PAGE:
Discussion about math, puzzles, games and fun. Useful symbols: ÷ × ½ √ ∞ ≠ ≤ ≥ ≈ ⇒ ± ∈ Δ θ ∴ ∑ ∫ π -¹ ² ³ °

You are not logged in.

- Topics: Active | Unanswered

Pages: **1**

**John E. Franklin****Member**- Registered: 2005-08-29
- Posts: 3,562

Perhaps this result is true.

I just worked it out with my

silly new calculus of a hexagon.(this thread)

This result is for any regular

polygon (all sides equal and all angles equal).

It works for a square of length 5.

And for a pentagon of side length 5, it says 43.01, but I don't know if it is right.

*Last edited by John E. Franklin (2005-12-21 10:40:35)*

**igloo** **myrtilles** **fourmis**

Offline

**mathsyperson****Moderator**- Registered: 2005-06-22
- Posts: 4,900

Yes, that's right. I recognise that as a known formula. Well done for working it out!

Why did the vector cross the road?

It wanted to be normal.

Offline

**John E. Franklin****Member**- Registered: 2005-08-29
- Posts: 3,562

I would be interested in finding info on that formula.

Do you know of any links.

I'll check around first...

...I found it at one web page, but no explanation...

This looks even more general!!

*Last edited by John E. Franklin (2005-12-21 11:30:43)*

**igloo** **myrtilles** **fourmis**

Offline

**mathsyperson****Moderator**- Registered: 2005-06-22
- Posts: 4,900

I learnt the formula from 'Murderous Maths - The Fiendish Angletron', but it didn't give any explanation as to where it came from. It preferred to tell an odd story about supersin, cosgirl and tandog.

*Last edited by mathsyperson (2005-12-21 12:09:59)*

Why did the vector cross the road?

It wanted to be normal.

Offline

**John E. Franklin****Member**- Registered: 2005-08-29
- Posts: 3,562

I went there and I found this:

Even Tandog has a trick formula for polygon areas. There's also an extract from Shakespeare's long forgotten play Henry X11 part 5 and finally... the secret identites of the superheros are revealed.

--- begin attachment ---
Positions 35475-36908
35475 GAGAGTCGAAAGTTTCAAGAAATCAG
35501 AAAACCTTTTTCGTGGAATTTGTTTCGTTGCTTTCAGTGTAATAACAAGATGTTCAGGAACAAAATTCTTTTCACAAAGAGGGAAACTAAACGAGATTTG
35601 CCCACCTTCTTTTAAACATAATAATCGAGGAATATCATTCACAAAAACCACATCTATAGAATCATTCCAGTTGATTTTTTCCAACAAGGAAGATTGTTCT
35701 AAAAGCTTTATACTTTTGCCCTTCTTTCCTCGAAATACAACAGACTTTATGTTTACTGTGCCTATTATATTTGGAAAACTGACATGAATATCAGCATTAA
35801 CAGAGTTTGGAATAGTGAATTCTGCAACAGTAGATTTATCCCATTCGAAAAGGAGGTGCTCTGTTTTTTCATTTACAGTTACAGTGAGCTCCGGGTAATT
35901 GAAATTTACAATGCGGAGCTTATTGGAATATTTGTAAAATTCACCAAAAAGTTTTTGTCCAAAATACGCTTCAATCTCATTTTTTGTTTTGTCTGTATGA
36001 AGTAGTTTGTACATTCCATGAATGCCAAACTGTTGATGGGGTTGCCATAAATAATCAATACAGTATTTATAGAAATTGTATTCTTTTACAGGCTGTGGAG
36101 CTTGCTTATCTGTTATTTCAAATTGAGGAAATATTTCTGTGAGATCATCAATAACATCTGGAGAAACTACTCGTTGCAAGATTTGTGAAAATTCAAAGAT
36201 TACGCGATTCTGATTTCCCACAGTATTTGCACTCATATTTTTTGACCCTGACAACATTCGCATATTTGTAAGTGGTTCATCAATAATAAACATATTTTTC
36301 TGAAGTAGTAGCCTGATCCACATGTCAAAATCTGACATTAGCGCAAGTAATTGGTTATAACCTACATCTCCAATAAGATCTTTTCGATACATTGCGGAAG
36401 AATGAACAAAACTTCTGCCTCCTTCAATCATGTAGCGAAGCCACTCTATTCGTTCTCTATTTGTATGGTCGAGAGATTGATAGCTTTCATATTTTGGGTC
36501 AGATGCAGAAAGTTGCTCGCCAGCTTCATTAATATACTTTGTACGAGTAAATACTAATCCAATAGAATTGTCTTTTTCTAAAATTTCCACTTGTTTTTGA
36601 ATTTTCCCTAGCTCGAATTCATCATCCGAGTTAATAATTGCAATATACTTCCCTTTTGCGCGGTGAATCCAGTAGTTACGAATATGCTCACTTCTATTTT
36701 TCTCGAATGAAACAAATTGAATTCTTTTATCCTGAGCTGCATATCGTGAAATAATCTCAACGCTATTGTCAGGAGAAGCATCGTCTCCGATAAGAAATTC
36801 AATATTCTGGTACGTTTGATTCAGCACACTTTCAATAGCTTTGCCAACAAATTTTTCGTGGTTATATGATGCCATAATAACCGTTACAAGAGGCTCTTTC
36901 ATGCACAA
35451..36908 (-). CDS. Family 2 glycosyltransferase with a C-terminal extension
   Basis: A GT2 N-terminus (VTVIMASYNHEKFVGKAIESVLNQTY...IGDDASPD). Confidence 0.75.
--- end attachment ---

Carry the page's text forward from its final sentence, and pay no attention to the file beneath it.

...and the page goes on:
**igloo** **myrtilles** **fourmis**

Offline

**mathsyperson****Moderator**- Registered: 2005-06-22
- Posts: 4,900

The Shakespeare thing was basically the trigonometric way of working put the area of a triangle, put into the form of an old-fashioned poem. I would put it here, but as my room is currently a complete mess I can't seem to find the book at the moment.

Edit: I found it!

*If a triangle has no right angle,And the area needs to be seen,Multiply half by two of the sides,And the sin of the angle between.*

There's a little treat for anyone who likes browsing through old topics.

*Last edited by mathsyperson (2006-01-07 05:15:13)*

Why did the vector cross the road?

It wanted to be normal.

Offline

**irspow****Member**- Registered: 2005-11-24
- Posts: 455

John, if you take any polygon and draw lines from the vertices to the center you will get n equal triangles with bases the length s and a vertice angle of 360/n°.

Since the height of any given triangle is s/2tan(180/n) the area of any triangle there will be;

A = (s/2) [s/2tan(180/n)] = s²/(4tan[180/n])

So the total area is number of sides times the area of any of the triangles which gives the formula you have above. But there was no calculus needed.

Offline

**John E. Franklin****Member**- Registered: 2005-08-29
- Posts: 3,562

Don't you mean (s^2/4)*****tan(360/2n), irs?

**igloo** **myrtilles** **fourmis**

Offline

**John E. Franklin****Member**- Registered: 2005-08-29
- Posts: 3,562

Woops, I was looking at the reciprocal tangent, ignore that.

**igloo** **myrtilles** **fourmis**

Offline

Pages: **1**